The last time I saw Andre Rienzo pitch in person, he gave up a home run to Minnesota outfielder Oswaldo Arcia that landed on the concourse beyond the right-field bleachers at U.S. Cellular Field. That ball had to travel at least 460 feet.
White Sox fans won't have to worry about seeing such horror from Rienzo any longer, as the less-than-mediocre right-hander was traded Thursday to the Miami Marlins in exchange for left-handed relief pitcher Dan Jennings.
The Sox already added Zach Duke to be the main lefty out of their bullpen, but it never hurts to have two left-handers around to pitch in relief. Perhaps Jennings can be that second guy.
Jennings, 27, worked in 47 games last year for the Marlins. He compiled a 1.34 ERA and 1.5337 WHIP. He allowed 45 hits and struck out 38 in 40.1 IP. At one point, Jennings had a stretch of 19 consecutive appearances where he did not allow an earned run.
I don't think I'd count on Jennings to be a high-leverage reliever. He gives up a few too many hits for that. However, he's a guy who can be used in the sixth or the seventh inning. He's also the type who will probably pitch in games where the Sox are trailing, so Duke can be saved to pitch in games where the Sox are leading.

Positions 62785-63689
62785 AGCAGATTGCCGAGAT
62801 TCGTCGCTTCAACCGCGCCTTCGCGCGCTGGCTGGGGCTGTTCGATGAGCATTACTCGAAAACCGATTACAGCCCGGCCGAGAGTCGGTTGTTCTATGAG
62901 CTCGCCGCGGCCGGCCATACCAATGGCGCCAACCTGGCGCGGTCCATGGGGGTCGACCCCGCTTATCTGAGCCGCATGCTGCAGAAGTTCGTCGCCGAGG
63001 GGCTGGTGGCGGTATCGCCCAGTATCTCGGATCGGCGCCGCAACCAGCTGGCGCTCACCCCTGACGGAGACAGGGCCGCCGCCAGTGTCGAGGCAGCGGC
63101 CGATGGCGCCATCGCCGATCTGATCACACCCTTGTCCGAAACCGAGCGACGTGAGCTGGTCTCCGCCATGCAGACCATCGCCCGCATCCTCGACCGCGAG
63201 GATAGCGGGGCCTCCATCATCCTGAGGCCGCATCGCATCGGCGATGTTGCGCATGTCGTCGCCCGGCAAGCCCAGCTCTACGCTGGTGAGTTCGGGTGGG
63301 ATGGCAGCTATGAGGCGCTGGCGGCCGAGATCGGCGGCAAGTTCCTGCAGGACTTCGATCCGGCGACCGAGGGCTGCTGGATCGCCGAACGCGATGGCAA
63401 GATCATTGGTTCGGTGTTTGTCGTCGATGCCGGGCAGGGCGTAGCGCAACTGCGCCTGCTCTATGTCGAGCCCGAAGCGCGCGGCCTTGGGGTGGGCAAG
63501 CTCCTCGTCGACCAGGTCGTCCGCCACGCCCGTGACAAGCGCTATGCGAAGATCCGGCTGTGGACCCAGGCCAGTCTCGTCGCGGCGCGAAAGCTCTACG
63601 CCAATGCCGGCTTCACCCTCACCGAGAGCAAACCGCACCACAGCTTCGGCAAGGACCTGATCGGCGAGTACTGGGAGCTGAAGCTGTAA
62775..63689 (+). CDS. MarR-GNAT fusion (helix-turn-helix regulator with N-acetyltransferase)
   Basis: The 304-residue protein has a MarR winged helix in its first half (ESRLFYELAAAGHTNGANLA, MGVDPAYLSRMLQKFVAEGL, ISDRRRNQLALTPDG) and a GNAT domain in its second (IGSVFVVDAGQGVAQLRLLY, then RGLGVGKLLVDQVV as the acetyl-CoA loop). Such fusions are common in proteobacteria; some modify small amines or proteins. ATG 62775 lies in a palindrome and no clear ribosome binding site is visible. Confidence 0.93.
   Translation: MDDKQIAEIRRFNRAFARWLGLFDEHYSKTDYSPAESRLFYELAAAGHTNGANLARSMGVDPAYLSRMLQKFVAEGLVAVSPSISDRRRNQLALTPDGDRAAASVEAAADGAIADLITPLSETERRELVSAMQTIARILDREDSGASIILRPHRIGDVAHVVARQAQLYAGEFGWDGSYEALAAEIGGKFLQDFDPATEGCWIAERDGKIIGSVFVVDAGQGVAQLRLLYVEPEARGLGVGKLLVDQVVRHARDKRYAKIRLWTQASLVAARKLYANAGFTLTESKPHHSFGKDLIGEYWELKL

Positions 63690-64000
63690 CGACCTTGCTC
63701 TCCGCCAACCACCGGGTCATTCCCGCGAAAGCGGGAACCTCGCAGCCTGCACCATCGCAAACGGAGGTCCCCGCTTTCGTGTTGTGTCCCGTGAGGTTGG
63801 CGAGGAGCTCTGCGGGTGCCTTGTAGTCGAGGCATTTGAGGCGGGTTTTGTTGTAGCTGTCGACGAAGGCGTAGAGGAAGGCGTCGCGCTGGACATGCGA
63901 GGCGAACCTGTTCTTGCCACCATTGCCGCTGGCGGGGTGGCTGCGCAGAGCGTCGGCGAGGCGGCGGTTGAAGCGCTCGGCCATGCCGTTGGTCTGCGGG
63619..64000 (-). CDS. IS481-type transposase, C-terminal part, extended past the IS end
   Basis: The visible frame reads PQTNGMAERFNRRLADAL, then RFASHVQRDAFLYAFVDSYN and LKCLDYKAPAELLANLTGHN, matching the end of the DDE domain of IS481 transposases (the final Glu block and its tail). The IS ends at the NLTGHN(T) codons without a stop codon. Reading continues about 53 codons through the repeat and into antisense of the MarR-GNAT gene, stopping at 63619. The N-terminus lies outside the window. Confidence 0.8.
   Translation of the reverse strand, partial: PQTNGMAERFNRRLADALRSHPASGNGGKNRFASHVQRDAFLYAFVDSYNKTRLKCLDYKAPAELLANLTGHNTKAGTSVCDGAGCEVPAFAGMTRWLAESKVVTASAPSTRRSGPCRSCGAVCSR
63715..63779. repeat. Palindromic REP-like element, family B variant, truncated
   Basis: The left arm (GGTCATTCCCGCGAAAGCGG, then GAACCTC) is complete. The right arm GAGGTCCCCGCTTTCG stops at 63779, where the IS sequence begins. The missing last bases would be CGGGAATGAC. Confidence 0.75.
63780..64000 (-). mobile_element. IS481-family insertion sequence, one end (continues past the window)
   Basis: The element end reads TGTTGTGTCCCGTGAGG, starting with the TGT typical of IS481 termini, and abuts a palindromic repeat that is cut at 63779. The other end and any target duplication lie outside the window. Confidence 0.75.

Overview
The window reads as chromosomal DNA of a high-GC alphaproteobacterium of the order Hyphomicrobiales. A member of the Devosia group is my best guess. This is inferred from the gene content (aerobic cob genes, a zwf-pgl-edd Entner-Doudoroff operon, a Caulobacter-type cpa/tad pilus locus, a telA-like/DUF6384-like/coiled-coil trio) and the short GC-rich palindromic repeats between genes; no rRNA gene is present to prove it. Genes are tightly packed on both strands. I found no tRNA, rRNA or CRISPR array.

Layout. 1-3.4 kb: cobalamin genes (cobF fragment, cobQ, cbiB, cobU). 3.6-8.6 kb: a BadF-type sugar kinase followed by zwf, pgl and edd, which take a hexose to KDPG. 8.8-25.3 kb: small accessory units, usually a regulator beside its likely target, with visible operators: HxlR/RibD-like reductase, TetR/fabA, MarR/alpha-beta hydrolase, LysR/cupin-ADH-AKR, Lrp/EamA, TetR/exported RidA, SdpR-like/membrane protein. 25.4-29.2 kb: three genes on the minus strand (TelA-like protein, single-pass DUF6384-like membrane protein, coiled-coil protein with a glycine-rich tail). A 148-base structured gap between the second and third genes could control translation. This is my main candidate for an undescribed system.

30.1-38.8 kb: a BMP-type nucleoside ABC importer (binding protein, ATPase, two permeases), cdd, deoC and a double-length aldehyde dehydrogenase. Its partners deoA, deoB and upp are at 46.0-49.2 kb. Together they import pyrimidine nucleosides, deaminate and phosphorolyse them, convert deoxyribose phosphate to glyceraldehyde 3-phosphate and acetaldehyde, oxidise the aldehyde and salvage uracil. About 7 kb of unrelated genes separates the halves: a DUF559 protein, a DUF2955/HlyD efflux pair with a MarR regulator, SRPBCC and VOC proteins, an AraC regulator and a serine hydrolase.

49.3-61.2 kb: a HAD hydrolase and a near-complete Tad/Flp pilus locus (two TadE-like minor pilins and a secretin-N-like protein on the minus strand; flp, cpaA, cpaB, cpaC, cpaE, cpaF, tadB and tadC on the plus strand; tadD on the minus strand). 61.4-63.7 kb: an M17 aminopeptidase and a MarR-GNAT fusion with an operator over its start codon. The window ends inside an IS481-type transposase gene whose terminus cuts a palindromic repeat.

It is important for manager Robin Ventura and pitching coach Don Cooper to understand that Jennings is not a left-handed specialist, so don't use him in that way. In fact, left-handed hitters have hit more than 50 points higher than right-handed hitters against Jennings over the course of his career:
Career vs. left-handed hitters: .289/.354/.403
Career vs. right-handed hitters: .238/.322/.389
The trend of being more successful against righties also can be seen in Jennings' 2014 numbers:
2014 vs. left-handed hitters: .299/.364/.390
2014 vs. right-handed hitters: .265/.326/.398
Modern managers love to use left-handed pitchers against left-handed hitters, but Jennings is one pitcher where Ventura will need to go against the conventional wisdom. He shouldn't bring Jennings in specifically to face a left-handed hitter unless that particular hitter is especially weak against left-handed pitching.
As for Rienzo, well, the 26-year-old will not be missed on the South Side after going 4-5 with a 6.82 ERA in 18 games (11 starts) in 2014. Maybe he will benefit from a change of scenery, but he was not in the Sox' plans.